Searching for philosophical nuggets on internet Comments boards can feel a bit like that notorious scene in Trainspotting in which Renton emerges from the foul depths of Edinburgh’s filthiest public convenience. A while ago I had some harsh words to say about people with silly user names who litter the message boards with invective, under the cloak of anonymity. But it’s a woman’s prerogative to change her mind. Lately, I’ve realised that there is some point in allowing Joe and Josephine Public to lend their intellectual clout (and lousy spelling) to the debate on the great issues of the day.
We can’t spend all our time worrying about “no-fly” zones, swingeing cuts or Victoria Beckham’s pregnancy bump. Sometimes we just need to laugh, and with Peep Show currently off the air I’m finding little to smile about. I’ve also realised that the search for original tweeting material entails looking further than the headlines.
So, in the interests of spreading a little happiness, I bring you the first in a series of blogs highlighting the mad, bad and syntactically challenged world of Comments.
Codpieces and Codswallop
Thank God for the end of those bloody Tudors. Showtime’s lavish historical romp concluded its run on BBC2 last night, no doubt leaving the field clear for another equally vacuous drama. I’m not a fan of “historical violence”, accompanied by over the top sex scenes, wooden dialogue and indifferent acting. The only thing that could have made this show less appealing to me would have been casting Maxine Peake as Anne of Cleves. But The Guardian’s irreverent round-up of the series almost made up for it, as did the comments.
@YourGrace claims “I have found myself being able to answer more questions on University Challenge” as a result of watching The Tudors. I can’t decide whether or not this is a piss take. I don’t think Jeremy Paxman would be impressed.
@HappyValley, who’s clearly a student of history offers this profound judgment on the series: “Give people absolute power and they fell [sic] free to shag anyone they want.”
@felik has helpfully identified the shortcomings of the BBC’s long-running soap opera: “Perhaps if EastEnders had the odd public disembowelling instead of people just shouting ‘Sort yerself ahht!” at each other I might watch it.”
Is this a pissing contest?
I thought Andy’s Gill’s interview with Fleet Foxes front man Robin Pecknold would be a nice appetiser for the band’s forthcoming album, Helplessness Blues. But the talk of “open space and untamed wilderness” sent rival fanboys @PF SHIELDS (24 years) and @JohnnyOh (45 years) into a tailspin (well, pissing contest) over which of them had clocked up more years of gig attending. Act your age, not your shoe size, guys!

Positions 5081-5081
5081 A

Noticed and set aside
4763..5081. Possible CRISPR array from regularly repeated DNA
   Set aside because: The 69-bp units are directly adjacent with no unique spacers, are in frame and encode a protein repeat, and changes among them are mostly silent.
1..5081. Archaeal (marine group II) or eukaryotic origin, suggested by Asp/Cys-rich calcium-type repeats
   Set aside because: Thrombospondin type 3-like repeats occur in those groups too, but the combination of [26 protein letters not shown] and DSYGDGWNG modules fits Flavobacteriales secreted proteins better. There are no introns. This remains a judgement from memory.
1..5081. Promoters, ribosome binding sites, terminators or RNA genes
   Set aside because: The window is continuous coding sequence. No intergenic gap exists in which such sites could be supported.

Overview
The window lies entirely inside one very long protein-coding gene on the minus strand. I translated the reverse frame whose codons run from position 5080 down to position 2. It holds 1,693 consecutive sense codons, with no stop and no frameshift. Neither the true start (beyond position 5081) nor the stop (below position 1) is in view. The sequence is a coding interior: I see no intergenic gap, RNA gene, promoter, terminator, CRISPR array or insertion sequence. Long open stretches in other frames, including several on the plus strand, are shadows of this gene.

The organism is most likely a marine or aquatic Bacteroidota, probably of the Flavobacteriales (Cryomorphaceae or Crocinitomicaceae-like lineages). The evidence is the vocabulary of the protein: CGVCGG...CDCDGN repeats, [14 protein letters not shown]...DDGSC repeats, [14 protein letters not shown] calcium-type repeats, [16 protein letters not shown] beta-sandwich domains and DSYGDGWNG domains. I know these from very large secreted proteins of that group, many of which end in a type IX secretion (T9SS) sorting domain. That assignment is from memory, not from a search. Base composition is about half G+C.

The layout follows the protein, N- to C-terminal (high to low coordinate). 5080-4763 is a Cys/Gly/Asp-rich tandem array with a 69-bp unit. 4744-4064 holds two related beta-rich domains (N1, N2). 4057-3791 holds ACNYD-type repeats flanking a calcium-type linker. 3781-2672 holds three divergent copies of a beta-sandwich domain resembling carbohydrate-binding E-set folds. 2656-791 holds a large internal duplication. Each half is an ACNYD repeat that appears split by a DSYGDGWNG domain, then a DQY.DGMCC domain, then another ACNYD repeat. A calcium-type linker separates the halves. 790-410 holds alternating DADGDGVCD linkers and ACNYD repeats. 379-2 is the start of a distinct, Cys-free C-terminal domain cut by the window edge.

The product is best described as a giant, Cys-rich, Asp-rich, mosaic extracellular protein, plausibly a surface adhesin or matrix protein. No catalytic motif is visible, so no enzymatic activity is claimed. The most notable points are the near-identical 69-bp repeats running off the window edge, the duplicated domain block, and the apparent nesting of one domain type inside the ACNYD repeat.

Don’t rain on my parade
West End Whingers is the blog that saves you the bother of actually going to the theatre, shelling out £40 and then having someone’s big head obscuring your view of the proceedings. The guys’ recent review of The Umbrellas of Cherbourg awarded the show a whopping 5 “glasses”. Not all of their readers were so enamoured, notably the bilingual @JohnnyFox, whose comments need no translation by me: “Sacre Bleu, Zut Alors, Quelle Horreur … pick your own Francophone diatribes, this is awful. And as for the choreography: Fosse septique”. I think I’ll stick with Jacques Demy’s film . . .
Money for nothing
If there’s one surefire way to bamboozle a British citizen it’s asking them about David Cameron’s much-vaunted “Big Society”. Spectator reader “David” (presumably not the PM himself) helpfully sums it up as “total BLX”. David Blackburn’s piece on the furious reaction to a massive Arts and Humanities Research Council grant for research into unicorns — sorry, the Big Society — had commenters in a lather. Amongst all the spleen was this gnomic pronouncement from Rhoda Klapp:
“All enquiries are fixed. Everything is gamed. All statements are truish, but do not reflect all of the truth. And yes, ‘independent’ opinion follows its funding. I don’t think I’m saying anything new here. Who has yet to discover it?” Who indeed?
Just a Gigola
Finally this week, The Guardian’s Peter Bradshaw shared his enthusiasm for the French “lesbian crime melodrama” Gigola, which is showing in the BFI’s London Lesbian & Gay Film Festival. This being a “thinking person’s” newspaper, you’d expect the comments from film fans to reflect a degree of maturity and enlightenment, wouldn’t you? But Bradshaw’s reference to the movie’s “gamey sex scenes” was like a red rag to a bull:
@whiteyed (or should that be witless): “i am a straight man but i do love these lesbian type roger the cabin boy films – i think i must be a lesbian trapped in a mans body -” Try locating your shift key and then your brain, halfwit.